Sixty-eight percent of Democrats think Vice President Joe Biden made the right decision when he announced Wednesday that he won't seek the presidency in 2016, a new HuffPost/YouGov poll finds. Just 12 percent think Biden made the wrong call.
Biden, who saw his favorability ratings surge over the summer, remains highly popular, both within his party and across partisan lines. Seventy-two percent of Democrats say they hold a positive opinion of him, while just 14 percent view him negatively. Americans as a whole are 19 points more likely to rate him favorably than unfavorably, making him better-liked than virtually any other politician on the national stage, including President Barack Obama, Democratic presidential front-runner Hillary Clinton and GOP presidential hopefuls Donald Trump and Ben Carson.
Had he entered, Biden would likely have seen his sky-high ratings fall back to earth after incurring the scrutiny and criticism faced by an actual candidate. Clinton saw even stronger ratings than Biden's as secretary of state, but became dramatically less popular once her campaign kicked into gear.
And Democrats, despite their esteem for Biden, don't believe he was especially likely to nab their party's nomination. Just 14 percent think he would have been very likely to win the primary had he entered, while 35 percent say he would have been somewhat likely to win and 41 percent that it's somewhat or very unlikely that he would have prevailed.
Recent polls of the Democratic race have found that Biden's decision not to run is likely to benefit Clinton.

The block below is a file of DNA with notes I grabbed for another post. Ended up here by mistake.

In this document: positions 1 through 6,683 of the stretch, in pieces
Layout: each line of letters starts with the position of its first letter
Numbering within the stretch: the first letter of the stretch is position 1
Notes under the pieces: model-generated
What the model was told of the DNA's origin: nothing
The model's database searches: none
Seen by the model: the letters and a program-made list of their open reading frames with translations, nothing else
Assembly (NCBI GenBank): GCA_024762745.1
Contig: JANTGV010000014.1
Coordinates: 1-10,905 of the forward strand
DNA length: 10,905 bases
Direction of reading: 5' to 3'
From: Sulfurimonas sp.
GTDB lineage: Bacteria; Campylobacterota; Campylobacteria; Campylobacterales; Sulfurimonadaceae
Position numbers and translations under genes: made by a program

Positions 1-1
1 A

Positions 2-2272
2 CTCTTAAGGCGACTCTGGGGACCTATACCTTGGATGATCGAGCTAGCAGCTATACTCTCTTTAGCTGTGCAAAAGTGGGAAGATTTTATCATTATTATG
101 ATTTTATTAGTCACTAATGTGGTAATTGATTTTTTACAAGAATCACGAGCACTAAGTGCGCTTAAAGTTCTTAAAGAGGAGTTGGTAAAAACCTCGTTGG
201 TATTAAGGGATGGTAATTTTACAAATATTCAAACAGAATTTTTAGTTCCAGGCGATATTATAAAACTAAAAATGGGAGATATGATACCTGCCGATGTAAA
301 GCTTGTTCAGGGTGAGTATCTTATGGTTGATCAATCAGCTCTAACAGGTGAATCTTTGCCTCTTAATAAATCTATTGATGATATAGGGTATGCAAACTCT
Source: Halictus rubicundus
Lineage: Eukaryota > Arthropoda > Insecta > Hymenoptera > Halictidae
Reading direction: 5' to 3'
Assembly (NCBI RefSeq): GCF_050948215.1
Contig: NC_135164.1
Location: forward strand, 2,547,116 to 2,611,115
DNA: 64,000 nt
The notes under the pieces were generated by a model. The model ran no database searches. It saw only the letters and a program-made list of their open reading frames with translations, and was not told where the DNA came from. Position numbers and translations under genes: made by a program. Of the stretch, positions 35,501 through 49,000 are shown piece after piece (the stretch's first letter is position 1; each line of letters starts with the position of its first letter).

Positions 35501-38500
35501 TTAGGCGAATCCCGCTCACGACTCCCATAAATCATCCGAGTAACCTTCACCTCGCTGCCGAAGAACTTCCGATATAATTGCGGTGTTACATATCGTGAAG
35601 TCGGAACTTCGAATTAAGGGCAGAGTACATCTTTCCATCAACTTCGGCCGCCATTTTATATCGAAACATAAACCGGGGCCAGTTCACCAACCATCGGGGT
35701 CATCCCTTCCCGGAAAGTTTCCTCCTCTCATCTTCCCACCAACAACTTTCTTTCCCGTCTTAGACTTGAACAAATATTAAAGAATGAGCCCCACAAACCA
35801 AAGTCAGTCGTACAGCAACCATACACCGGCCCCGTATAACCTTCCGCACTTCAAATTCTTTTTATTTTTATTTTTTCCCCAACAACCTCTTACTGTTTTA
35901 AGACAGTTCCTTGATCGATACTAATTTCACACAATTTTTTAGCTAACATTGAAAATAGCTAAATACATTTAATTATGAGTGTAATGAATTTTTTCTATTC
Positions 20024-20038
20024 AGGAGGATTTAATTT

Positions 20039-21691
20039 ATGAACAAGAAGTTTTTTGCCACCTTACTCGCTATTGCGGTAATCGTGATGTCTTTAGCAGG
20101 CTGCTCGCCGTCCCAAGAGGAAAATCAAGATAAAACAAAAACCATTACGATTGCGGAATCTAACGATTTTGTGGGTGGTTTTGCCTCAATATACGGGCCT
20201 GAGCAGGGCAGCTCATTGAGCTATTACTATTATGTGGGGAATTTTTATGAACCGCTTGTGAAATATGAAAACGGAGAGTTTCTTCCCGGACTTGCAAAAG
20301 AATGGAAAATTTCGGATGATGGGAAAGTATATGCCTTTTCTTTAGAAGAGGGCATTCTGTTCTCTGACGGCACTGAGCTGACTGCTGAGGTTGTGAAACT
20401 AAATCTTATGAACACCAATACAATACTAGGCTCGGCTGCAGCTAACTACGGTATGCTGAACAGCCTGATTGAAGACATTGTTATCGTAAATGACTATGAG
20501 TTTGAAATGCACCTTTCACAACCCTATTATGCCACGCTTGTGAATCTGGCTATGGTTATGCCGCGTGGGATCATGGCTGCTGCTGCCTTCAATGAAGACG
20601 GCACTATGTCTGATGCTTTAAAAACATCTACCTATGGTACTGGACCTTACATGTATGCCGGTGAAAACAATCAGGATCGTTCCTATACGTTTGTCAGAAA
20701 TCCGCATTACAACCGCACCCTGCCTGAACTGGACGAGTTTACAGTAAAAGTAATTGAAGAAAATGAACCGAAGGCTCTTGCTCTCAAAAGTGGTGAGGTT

The HuffPost/YouGov poll consisted of 1,000 completed interviews conducted Oct. 21-23 among U.S. adults, using a sample selected from YouGov's opt-in online panel to match the demographics and other characteristics of the adult U.S. population.
The Huffington Post has teamed up with YouGov to conduct daily opinion polls. You can learn more about this project and take part in YouGov's nationally representative opinion polling. Data from all HuffPost/YouGov polls can be found here. More details on the polls' methodology are available here.
Most surveys report a margin of error that represents some, but not all, potential survey errors. YouGov's reports include a model-based margin of error, which rests on a specific set of statistical assumptions about the selected sample, rather than the standard methodology for random probability sampling. If these assumptions are wrong, the model-based margin of error may also be inaccurate. Click here for a more detailed explanation of the model-based margin of error.